Criminal Penalties for Not Filing FBARS

Offshore Account Update

Posted on March 13, 2015 |

A 77-year-old CEO of an international pulp mill company faces up to five years of incarceration for failing to report offshore accounts. The CEO, George Landegger, was chairman of Parsons & Whittemore. From the early 2000’s through 2010, he kept money in offshore Swiss bank accounts. Despite the legal requirements that U.S. citizens file an annual Report of Foreign Bank Accounts (FBAR) declaring offshore investments, Landegger kept his Swiss accounts secret. 

The Internal Revenue Service found these accounts and Landegger was prosecuted for criminal tax evasion. He entered into a guilty plea that requires making back tax payments of $71,000 as well as paying civil penalties in excess of $4.2 million. The judge will sentence him for his criminal tax evasion in May of 2015. 

Landegger is one of many investors who has faced large fines and prison time for not filing FBARs. Anyone with undeclared offshore accounts needs to recognize the significant legal risk they face as U.S. authorities aggressively go after those who aren’t paying their taxes.  Now is the time to contact a skilled tax attorney for advice about your legal options if you have money offshore you have not told the government about.

Neglecting to File FBARs Can Result in Aggressive Prosecution

George Landegger had as much as $8.4 million in Swiss accounts at various times throughout the 2000’s.  He was supposed to file annual FBARS alerting the URS to this money but he never did. Instead, with the help of Swiss bankers, he reportedly took multiple steps to try to ensure that these accounts would remain secret.

Corporate Crime Reporter indicates that Landegger was advised by a Swiss bank representative to consult with a Zurich-based attorney in 2005 for help hiding the accounts. The lawyer helped Landegger to create a sham trust called Onicuppac, which is simply Cappucino spelled backwards. This sham trust was, on paper, the owner of Landegger’s offshore accounts.

Several years later, Landegger attended a meeting with executives of his Swiss bank who had become nervous about the secret accounts they’d helped create.  Another Swiss bank, UBS AG, was under investigation by U.S. authorities and an aggressive push was being made by the Internal Revenue Service and the Justice Department to fight tax evasion. The IRS and DOJ were coming after not just individual investors, but also banks and bankers who helped keep offshore accounts secret.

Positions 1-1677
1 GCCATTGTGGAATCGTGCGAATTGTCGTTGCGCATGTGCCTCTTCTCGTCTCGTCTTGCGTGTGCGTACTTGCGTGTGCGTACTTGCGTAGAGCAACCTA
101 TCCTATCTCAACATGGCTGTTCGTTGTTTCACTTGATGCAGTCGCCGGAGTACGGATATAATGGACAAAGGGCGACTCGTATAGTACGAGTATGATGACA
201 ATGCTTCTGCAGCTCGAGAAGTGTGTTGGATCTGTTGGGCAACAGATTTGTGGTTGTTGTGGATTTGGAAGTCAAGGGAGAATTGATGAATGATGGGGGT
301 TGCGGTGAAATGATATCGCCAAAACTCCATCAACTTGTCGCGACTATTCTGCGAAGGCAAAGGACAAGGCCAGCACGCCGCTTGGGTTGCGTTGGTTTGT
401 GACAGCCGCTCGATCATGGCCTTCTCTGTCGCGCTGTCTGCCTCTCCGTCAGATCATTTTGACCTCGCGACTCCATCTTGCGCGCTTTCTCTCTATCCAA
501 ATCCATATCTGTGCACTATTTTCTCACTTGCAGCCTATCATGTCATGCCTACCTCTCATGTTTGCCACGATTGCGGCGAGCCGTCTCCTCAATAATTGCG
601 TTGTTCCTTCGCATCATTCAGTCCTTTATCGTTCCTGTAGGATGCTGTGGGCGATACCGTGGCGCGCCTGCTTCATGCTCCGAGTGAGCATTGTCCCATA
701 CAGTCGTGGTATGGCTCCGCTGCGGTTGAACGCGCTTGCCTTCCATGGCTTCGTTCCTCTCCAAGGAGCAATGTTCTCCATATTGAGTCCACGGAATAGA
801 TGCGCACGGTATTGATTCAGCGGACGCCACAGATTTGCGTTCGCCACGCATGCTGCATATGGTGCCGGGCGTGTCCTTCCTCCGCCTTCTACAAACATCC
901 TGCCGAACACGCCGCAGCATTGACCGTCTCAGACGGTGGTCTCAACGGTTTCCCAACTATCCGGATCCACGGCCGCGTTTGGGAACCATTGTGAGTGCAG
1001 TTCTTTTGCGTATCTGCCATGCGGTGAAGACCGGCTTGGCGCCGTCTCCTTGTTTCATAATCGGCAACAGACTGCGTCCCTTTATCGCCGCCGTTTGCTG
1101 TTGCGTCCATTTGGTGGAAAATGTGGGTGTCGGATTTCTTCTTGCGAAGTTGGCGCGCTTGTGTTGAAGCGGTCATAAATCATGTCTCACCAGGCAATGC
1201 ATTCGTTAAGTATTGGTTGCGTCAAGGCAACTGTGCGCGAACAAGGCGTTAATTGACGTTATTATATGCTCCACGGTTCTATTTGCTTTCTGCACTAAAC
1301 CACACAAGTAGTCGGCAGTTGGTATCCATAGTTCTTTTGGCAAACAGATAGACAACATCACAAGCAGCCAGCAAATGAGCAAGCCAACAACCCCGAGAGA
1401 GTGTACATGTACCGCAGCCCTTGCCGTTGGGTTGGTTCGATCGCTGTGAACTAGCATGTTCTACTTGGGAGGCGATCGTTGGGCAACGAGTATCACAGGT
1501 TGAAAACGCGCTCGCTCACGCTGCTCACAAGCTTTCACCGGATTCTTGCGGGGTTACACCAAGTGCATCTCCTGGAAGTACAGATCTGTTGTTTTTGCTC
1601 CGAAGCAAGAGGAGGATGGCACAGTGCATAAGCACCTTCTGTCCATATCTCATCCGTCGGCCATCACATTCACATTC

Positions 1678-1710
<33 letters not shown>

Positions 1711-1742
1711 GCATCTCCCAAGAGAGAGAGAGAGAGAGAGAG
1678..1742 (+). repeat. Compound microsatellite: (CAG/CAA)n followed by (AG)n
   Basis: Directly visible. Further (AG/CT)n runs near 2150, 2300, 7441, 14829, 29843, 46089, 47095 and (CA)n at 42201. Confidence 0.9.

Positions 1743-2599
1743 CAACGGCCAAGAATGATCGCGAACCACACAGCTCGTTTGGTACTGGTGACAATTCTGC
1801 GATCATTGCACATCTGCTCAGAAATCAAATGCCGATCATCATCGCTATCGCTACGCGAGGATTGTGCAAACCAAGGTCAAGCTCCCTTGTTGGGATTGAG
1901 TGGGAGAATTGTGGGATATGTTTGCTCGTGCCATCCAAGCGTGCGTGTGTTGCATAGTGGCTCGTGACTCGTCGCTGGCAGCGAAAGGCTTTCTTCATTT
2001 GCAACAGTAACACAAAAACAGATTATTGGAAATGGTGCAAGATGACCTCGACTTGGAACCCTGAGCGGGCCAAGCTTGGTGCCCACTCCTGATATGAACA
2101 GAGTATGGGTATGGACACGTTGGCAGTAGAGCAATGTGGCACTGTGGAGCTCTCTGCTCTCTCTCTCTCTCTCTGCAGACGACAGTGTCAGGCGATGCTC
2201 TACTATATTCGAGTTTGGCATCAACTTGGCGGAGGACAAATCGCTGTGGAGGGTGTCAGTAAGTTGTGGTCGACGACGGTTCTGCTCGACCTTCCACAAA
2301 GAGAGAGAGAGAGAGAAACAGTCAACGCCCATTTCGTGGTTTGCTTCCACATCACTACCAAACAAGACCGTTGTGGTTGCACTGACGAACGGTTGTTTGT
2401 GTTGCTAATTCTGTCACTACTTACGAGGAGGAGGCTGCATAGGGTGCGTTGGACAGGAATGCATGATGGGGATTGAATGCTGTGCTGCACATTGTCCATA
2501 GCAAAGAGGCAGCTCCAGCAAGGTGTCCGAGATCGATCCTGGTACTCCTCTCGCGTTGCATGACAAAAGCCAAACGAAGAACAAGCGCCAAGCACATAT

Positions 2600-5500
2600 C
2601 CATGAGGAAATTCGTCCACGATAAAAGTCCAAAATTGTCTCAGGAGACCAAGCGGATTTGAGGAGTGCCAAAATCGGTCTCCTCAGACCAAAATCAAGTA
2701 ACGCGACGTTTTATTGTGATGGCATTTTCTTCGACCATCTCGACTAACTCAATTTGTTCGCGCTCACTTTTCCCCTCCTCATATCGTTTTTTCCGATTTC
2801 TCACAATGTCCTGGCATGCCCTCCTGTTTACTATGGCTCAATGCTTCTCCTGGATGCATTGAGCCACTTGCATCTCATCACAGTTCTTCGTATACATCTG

Because of the risks, the bank executives discussed with Landegger the possibility that he come forward and voluntarily declare his accounts. The IRS created an Offshore Voluntary Disclosure Program (OVDP) and if Landegger had decided to participate, he may have been eligible to limit the consequences of coming forward to belatedly report offshore accounts. Eligible participants who participate in OVDP are protected from criminal charges and penalties for failure to file FBARs are capped.

Landegger did not want to participate in any voluntary disclosure programs, so instead a plan was created to move his money into accounts in Hong Kong and Canada.  Efforts were made between 2009 and 2010 to empty the Swiss accounts.

The IRS, however, found out what was going on and Landegger has now been charged with a crime for which he could go to jail and for which he has already agreed to pay an enormous civil fine. Had he been an eligible participant in OVDP years ago, these consequences could perhaps have been avoided.

The IRS is very aggressively coming after people who have not filed FBARs. If you have undeclared offshore accounts, you need to act before it is too late. Contact New Jersey tax attorney Kevin Thorn to learn about your options for voluntary disclosure. 

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